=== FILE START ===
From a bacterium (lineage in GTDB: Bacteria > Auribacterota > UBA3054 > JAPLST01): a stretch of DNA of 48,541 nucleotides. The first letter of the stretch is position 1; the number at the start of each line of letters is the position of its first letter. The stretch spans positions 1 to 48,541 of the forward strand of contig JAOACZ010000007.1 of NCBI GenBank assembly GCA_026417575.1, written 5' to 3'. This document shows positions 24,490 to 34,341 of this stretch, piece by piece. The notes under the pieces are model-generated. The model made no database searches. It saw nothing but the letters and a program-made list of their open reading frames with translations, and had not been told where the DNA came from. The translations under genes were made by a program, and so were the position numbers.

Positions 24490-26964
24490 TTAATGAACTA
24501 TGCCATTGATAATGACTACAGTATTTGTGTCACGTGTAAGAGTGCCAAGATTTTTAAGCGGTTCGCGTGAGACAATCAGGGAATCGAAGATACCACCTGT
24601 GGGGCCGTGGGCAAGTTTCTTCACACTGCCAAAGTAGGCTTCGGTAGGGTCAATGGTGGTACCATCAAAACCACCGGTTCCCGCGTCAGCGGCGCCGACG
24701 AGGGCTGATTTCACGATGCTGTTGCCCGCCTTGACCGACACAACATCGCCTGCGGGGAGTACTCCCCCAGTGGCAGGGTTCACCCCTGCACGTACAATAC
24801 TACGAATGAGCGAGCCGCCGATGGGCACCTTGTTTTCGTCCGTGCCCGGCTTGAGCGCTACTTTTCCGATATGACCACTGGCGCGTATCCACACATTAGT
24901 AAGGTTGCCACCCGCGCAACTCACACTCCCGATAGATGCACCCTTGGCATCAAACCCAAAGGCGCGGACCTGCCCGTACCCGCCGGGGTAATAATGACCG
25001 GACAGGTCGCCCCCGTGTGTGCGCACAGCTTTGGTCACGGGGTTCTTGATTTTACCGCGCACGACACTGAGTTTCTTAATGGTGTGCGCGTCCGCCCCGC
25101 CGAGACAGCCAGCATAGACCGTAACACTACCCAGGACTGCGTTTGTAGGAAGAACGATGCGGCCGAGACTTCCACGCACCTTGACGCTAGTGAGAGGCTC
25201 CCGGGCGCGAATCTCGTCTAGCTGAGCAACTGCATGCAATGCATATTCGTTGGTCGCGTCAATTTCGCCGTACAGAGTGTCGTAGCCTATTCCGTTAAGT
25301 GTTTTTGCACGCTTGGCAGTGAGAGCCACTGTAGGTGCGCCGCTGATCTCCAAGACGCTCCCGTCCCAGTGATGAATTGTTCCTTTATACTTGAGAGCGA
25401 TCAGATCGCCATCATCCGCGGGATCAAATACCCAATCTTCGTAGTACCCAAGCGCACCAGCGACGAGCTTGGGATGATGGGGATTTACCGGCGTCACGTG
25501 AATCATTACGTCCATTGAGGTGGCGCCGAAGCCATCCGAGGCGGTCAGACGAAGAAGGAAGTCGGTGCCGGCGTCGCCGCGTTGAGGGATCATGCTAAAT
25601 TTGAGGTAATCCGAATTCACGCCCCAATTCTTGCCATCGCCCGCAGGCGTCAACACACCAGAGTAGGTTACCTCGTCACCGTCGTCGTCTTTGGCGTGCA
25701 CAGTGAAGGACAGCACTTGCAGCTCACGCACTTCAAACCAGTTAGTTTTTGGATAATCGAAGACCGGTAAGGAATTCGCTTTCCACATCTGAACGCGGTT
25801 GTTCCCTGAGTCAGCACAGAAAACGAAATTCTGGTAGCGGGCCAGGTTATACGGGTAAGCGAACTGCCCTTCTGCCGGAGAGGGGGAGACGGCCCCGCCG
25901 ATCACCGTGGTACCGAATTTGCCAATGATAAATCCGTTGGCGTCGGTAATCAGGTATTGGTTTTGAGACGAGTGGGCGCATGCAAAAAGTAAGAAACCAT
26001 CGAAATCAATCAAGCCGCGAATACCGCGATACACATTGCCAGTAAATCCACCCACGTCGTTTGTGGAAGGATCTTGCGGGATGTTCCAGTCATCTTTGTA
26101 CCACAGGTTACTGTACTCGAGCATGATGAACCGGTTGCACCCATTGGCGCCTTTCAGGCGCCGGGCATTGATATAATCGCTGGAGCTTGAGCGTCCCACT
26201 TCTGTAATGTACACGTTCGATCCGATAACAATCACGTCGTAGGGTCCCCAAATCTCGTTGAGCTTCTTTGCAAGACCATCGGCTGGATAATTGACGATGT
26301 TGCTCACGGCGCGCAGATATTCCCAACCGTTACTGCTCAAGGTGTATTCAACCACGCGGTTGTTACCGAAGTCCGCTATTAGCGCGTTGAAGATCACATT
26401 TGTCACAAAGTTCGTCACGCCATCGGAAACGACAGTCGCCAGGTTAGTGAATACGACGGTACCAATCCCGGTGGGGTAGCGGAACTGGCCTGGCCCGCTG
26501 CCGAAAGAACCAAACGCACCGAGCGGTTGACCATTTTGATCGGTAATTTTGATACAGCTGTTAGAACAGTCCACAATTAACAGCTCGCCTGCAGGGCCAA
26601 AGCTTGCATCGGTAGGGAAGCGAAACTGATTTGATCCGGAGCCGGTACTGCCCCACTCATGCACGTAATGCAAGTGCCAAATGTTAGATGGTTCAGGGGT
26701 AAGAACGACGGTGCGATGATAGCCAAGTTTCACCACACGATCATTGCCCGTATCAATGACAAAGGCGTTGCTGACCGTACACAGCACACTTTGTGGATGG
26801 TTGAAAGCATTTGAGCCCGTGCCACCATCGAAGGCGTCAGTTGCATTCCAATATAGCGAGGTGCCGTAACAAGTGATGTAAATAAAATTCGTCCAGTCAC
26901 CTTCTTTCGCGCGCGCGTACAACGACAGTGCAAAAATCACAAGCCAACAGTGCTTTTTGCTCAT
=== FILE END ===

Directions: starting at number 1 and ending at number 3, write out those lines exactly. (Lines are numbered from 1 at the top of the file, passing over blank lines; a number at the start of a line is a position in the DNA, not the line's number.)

From a bacterium (lineage in GTDB: Bacteria > Auribacterota > UBA3054 > JAPLST01): a stretch of DNA of 48,541 nucleotides. The first letter of the stretch is position 1; the number at the start of each line of letters is the position of its first letter. The stretch spans positions 1 to 48,541 of the forward strand of contig JAOACZ010000007.1 of NCBI GenBank assembly GCA_026417575.1, written 5' to 3'. This document shows positions 24,490 to 34,341 of this stretch, piece by piece. The notes under the pieces are model-generated. The model made no database searches. It saw nothing but the letters and a program-made list of their open reading frames with translations, and had not been told where the DNA came from. The translations under genes were made by a program, and so were the position numbers.

Positions 24490-26964
24490 TTAATGAACTA